Shimmering synths and breathy vocals seem to be the only distinct punctuations on Ariana Grande’s decidedly safe new record, “Positions.” However, between blissed-out sex anthems are a few tongue-in-cheek jabs at the music industry, starting with her ponytail.
Though trivial on the surface, the album’s standout R&B groove fest “My Hair” serves as a direct send-up of Ariana’s image. The lyrics: “To run your hands through my hair/Baby, ’cause that’s why it’s there” are a clear allusion to the most recognizable part of her public persona. They frame the ponytail in the same hyper-fixated way that love songs praise the body. Which pokes fun at how parts of her image are fetishized in the media.
She isn’t new to this type of in-joking either. In an earlier 2016 Grande track “Jason’s Song,” the references to her over-the-top hairstyle are abundant. With lyrics like: “You focused your frustration on a small detail/Blew it out of scale, like my ponytail.”Ariana Grande is clearly a self-aware artist who realizes that besides her immense vocal ability, her fame comes from her ability to associate.
Hoodies, thigh highs, cat ears, and of course, ponytails, are all visual cues so deeply entrenched in the cutesy-cool Grande brand—they’ve become shorthand parody for the singer. As much as Grande seems to disdain these impersonations, it’s no coincidence that her merchandise is plastered with the updo.
Her top-charting singles and market dominance partially come from her ability to create a “trustworthy” and idealistic feminine brand. Madonna and Gaga have been doing it with their respective blonde bobs and lingerie sets for years prior. Ariana knows that a pop diva’s image must be curated to near-perfection in order to find autonomy in an overcrowded industry.
Double standards in the music industry
This objectification of the female image has clear roots in the still male-dominated music industry.
Out of thirteen major record labels, only one is run by a woman as of 2019. Which includes media giant Universal Music Group, a company with zero women running any of their frontline labels. Additionally, only 2% of the top music producers are women. None of them have ever worked on an Ariana Grande project.
Under this patriarchal system, it’s not surprising that visual perfection dominates female pop as opposed to sonic distinction. People expect even megastars like Beyonce to dance like a professional, look visually stunning, and market themselves through activewear. A capitalistic balancing act that’s nearly non-human—and people still manage to cry “overrated.”
Yet, male singers in the music industry have the luxury of not having to maintain their image. For example, someone like Ed Sheeran often performs in beaten-up flannels and maintains a very light social media presence. But, he still manages to be one of the most widely beloved and all-time streamed pop artists ever.
These clear double standards show that women have to operate under a male gaze in order to find success. Thus, making it not just normal for pop stars to have to appeal to fantasy, but a requirement.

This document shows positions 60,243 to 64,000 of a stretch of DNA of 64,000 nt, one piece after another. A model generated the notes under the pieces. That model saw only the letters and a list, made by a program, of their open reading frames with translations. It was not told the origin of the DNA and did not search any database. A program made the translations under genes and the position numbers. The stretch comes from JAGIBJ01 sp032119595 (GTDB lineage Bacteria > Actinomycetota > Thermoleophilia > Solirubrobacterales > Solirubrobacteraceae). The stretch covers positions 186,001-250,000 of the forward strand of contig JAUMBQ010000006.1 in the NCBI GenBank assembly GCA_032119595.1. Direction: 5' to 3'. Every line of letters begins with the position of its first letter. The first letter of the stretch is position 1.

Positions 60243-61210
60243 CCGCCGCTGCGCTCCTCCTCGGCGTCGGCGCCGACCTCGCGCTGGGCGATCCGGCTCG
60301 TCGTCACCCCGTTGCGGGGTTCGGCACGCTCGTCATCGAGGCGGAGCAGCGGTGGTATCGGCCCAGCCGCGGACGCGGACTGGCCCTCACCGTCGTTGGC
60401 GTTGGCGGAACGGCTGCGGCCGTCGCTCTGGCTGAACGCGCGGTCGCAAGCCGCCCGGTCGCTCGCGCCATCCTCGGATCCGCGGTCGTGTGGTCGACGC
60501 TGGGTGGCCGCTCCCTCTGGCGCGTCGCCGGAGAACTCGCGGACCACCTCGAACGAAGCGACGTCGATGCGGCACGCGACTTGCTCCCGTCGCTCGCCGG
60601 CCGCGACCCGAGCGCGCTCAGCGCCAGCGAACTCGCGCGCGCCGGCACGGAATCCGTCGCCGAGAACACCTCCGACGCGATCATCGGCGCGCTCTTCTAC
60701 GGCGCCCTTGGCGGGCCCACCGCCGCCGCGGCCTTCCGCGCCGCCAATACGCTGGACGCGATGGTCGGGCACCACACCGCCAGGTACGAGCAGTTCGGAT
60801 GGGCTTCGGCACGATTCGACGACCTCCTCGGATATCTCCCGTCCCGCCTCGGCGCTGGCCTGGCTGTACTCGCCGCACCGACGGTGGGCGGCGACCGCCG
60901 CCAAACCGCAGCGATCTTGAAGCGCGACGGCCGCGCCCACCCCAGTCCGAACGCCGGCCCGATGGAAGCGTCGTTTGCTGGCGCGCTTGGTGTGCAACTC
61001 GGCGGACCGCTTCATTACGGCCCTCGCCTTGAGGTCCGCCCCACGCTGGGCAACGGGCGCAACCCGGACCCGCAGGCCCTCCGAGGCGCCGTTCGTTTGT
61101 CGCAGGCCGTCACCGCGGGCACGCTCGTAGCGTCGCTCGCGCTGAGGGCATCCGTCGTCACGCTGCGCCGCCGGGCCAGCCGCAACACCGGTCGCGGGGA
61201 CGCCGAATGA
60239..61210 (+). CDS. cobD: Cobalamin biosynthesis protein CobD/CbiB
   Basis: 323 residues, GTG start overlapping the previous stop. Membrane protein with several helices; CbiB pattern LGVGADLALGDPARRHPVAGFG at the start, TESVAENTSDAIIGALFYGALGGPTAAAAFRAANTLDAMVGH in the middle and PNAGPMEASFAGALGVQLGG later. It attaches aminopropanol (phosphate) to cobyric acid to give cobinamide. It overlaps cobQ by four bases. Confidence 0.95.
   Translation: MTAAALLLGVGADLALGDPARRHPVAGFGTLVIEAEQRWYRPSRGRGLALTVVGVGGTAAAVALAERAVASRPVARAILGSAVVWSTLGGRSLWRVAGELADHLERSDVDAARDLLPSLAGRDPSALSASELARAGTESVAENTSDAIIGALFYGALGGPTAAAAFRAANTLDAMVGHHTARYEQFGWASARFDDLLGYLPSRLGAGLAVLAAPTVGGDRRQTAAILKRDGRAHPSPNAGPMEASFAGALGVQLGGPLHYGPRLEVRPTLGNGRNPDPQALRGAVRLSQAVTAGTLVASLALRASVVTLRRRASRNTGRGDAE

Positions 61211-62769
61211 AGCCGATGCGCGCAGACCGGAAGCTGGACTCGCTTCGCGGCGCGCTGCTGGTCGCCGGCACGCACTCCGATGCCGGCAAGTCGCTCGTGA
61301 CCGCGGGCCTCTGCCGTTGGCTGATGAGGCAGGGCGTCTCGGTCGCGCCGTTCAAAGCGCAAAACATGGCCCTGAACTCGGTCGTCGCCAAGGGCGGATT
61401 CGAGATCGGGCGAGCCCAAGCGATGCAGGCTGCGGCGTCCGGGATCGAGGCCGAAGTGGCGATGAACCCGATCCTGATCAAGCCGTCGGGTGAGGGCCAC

Taking back the image
Despite the harrowing statistics that make female empowerment within the music industry look like a pipe dream, many starlets have made it work.
Take the recent summer phenomenon, “WAP.” In this track, Cardi B and Megan Thee Stallion manage to subvert the degrading language typically aimed at women. Through explicit lyrics and the accompanying video, both Cardi and Megan position their bodies in a controlled, aware display. These artists focused on their own pleasure instead of a man’s. Essentially, they found a way to look back at the looker.
I can argue that Grande also reclaimed pleasure on her record. In addition to the interrogation of her public image, she also takes agency over her sexuality with verses like, “Can you stay up all night?/Fuck me ’til the daylight/Thirty-four, thirty-five.” Which shows her as the active party, pursuing desire instead of simply being the object of it.
Hair, bodies, and clothing have thus become the self-reflexive defense for women under the tight scrutiny of the music industry. At this point, pop stars know what you see and they don’t really care anymore.
Not quite victorious
While Grande’s humorous embrace of her public persona could speak to a new wave of artistic authority in female pop music, it’s a clear anomaly.
These starlets possess an incredible amount of wealth and in Grande’s case, white privilege. She can easily game the system by playing it. Most female artists attempting to enter the industry do not have this type of advantage. Especially women of color. The mold of visual appeal is still an abusive way to box in female artists, who may not ever have the opportunity to break free in a system mostly helmed by white men.
Ariana Grande and other pop superstars of today didn’t create the oppressive environments they work within. However, the fact that their brazenness only appears at the very height of their careers speaks volumes about the degrading work that they probably had to put in for years prior.
But, it’s worth noting that Ariana has credits as both the sound engineer and the vocal arranger of the record. This gives hope that actual creative control could be possible. With someone that powerful bucking the trend, who knows? Maybe even more “positions” might open up for women in the music industry sooner, rather than later.